When uploading images or screenshots, name must be related to page's title. If same page contains more than a image, you can additionaly give a number. For example, in Payment Method page, images will be named as paymentmethod01, paymentmethod02, etc.
Openbravo runs on many different platforms. When documenting a feature that varies by platform, note the platform before the example or exception. Readers can then skip sections, rather than reading a paragraph before finding it is not relevant, and having to search for the correct section.
Phrase language and layout in a way that allows future editors familiar with a platform to add valid examples. Platform variations are a sensitive topic, keep language neutral and factual. For example:
To start Openbravo POS double click start.bat
To start Openbravo POS run the shell script start.sh either by clicking it or by typing ./start.sh from a shell.
To start Openbravo POS run the batch file start.bat either by double clicking it or by typing start.bat from the command line.
- When describing options always start from left to right and from top to bottom.
- If you have a list of items (for example a list of files to be downloaded) order them alphabetically unless there is a more obvious logical order.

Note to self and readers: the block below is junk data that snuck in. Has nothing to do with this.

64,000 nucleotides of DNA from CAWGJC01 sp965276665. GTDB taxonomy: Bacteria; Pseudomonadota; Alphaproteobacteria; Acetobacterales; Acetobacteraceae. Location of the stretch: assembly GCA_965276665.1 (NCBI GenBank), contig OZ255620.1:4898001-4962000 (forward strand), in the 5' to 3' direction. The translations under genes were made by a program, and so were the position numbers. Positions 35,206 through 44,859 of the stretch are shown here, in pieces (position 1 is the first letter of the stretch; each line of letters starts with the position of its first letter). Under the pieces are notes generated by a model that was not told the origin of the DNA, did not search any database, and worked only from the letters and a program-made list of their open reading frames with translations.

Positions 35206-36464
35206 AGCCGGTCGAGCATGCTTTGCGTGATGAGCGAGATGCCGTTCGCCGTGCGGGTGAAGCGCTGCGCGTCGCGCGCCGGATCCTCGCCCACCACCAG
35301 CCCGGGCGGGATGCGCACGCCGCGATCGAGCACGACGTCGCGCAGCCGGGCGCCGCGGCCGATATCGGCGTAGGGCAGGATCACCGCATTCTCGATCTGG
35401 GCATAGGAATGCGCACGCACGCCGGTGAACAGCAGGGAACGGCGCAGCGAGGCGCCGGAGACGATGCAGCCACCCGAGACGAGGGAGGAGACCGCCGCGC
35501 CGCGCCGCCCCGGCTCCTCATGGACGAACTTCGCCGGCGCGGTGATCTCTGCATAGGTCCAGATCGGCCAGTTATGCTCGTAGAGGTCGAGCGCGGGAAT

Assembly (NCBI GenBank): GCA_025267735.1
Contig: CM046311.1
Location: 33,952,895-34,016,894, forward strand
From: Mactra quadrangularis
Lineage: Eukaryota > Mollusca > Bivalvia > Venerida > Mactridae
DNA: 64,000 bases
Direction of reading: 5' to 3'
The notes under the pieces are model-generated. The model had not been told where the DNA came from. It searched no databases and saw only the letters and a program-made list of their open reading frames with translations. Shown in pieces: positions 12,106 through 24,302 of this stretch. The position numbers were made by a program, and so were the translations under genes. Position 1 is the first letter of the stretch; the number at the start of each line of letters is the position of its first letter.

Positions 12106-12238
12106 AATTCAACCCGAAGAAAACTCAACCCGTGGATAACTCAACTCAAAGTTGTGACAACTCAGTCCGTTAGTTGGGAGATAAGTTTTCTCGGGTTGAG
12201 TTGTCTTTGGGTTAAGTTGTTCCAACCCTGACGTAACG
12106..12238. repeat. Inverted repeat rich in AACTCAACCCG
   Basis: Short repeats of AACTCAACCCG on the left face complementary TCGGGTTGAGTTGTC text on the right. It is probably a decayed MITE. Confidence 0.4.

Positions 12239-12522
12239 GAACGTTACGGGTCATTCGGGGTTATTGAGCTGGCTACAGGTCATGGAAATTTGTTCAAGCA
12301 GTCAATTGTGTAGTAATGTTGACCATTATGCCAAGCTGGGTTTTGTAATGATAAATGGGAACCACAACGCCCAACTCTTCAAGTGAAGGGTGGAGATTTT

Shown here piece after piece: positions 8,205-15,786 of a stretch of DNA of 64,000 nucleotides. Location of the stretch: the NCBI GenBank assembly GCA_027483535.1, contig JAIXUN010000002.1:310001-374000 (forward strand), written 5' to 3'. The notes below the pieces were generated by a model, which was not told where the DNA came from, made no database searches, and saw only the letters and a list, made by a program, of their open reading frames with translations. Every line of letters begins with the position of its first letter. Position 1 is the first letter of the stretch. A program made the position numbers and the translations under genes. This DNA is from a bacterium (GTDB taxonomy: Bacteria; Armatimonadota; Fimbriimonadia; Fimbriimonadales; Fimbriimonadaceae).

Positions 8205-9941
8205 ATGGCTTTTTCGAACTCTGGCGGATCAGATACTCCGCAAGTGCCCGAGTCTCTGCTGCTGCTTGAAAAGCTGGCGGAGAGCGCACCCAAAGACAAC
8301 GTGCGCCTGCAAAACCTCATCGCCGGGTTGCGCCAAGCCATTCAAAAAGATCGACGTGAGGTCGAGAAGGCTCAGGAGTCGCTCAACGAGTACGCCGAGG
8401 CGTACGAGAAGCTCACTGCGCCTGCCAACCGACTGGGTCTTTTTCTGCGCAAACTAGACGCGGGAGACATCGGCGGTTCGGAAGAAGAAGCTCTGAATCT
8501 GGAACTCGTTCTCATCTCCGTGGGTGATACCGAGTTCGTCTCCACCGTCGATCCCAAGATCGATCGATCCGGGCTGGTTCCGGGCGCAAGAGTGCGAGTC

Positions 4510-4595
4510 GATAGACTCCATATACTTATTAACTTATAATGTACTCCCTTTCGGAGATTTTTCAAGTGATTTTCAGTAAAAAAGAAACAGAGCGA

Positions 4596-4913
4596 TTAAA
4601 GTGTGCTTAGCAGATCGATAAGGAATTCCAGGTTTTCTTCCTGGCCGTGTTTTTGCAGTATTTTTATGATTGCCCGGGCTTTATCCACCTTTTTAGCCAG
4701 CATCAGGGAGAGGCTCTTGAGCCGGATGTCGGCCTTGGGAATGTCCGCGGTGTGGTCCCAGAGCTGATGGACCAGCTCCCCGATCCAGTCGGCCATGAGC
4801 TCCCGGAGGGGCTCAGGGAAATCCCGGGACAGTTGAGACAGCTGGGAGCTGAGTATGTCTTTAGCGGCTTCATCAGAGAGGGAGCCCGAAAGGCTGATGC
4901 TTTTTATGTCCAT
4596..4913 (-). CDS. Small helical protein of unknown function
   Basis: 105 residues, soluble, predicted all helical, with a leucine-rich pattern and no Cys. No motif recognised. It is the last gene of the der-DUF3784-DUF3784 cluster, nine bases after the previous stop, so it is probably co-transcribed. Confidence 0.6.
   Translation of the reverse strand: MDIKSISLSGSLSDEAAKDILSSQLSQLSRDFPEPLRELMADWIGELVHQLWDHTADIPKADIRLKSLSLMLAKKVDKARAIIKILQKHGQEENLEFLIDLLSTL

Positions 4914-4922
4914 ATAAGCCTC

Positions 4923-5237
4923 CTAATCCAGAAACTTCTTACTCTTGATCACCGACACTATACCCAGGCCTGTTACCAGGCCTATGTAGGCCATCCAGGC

- Try to be consistent with the way you describe similar processes. For example don't mix mouse navigation in with keystrokes in the same procedure unless it's really necessary. In general, pick your interaction style (menus, keystrokes etc) and stick with it throughout the document.
- Do not use contractions (don't, you're, etc).
Writing for a global audience
Open source software is global by definition. Keep in mind that people from all over the globe have access to it and its related documentation.
Some important recommendations:
- Avoid using names of people, addresses, and other sample information that are not common in the English language.
- Remember that currencies and formats to represent dates and numbers are not the same in every part of the world.
Upon completing a document, it is a good idea to perform the following quick checklist:
- It is clear? Does the text follow well from paragraph to paragraph?
- It is concise? Does it have a clear communication style?
- It is coherent? Does the text jumps from topic to topic?
- It is grammatically correct? Have you spell checked the text? Have you asked a native speaker to proof-read your text?
Interesting links and references related to documentation.